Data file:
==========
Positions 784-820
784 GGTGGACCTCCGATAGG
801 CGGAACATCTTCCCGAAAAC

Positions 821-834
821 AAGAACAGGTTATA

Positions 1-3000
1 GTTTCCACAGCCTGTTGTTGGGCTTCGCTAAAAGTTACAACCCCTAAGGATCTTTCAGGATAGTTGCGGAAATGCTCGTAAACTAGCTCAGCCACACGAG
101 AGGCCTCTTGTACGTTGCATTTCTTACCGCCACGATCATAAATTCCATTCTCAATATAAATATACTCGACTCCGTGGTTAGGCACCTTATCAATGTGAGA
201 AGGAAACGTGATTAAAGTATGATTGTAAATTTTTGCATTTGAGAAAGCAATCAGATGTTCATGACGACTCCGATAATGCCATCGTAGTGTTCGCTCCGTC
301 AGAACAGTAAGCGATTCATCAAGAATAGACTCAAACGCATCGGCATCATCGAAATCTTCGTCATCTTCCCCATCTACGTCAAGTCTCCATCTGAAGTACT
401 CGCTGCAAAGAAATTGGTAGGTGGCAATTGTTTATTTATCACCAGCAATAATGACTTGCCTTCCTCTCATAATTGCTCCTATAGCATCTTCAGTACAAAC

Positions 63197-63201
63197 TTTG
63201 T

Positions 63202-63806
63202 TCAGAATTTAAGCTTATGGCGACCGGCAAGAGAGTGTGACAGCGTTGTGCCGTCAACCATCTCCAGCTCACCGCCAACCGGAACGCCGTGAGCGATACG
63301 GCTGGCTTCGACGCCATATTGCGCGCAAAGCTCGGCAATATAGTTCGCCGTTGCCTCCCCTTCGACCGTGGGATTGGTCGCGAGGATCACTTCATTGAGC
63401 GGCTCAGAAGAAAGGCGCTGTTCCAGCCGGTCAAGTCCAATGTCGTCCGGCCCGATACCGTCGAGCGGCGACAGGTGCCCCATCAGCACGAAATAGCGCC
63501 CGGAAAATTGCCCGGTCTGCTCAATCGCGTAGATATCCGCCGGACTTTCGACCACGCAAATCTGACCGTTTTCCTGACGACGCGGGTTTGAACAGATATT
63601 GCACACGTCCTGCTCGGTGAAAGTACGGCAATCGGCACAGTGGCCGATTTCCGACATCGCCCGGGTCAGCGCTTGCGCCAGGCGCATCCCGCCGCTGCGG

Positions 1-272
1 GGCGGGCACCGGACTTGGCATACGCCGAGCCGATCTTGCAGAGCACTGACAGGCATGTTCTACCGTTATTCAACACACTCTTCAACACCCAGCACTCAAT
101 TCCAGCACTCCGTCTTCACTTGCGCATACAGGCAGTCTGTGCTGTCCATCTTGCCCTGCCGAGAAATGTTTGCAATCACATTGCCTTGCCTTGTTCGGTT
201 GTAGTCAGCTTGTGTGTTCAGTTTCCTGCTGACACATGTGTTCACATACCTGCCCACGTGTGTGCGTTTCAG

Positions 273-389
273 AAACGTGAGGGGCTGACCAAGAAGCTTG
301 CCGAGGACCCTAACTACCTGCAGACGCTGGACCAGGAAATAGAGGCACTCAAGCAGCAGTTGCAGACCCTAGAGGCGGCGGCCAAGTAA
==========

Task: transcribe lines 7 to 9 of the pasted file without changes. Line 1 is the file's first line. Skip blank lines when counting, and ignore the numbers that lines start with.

1 GTTTCCACAGCCTGTTGTTGGGCTTCGCTAAAAGTTACAACCCCTAAGGATCTTTCAGGATAGTTGCGGAAATGCTCGTAAACTAGCTCAGCCACACGAG
101 AGGCCTCTTGTACGTTGCATTTCTTACCGCCACGATCATAAATTCCATTCTCAATATAAATATACTCGACTCCGTGGTTAGGCACCTTATCAATGTGAGA
201 AGGAAACGTGATTAAAGTATGATTGTAAATTTTTGCATTTGAGAAAGCAATCAGATGTTCATGACGACTCCGATAATGCCATCGTAGTGTTCGCTCCGTC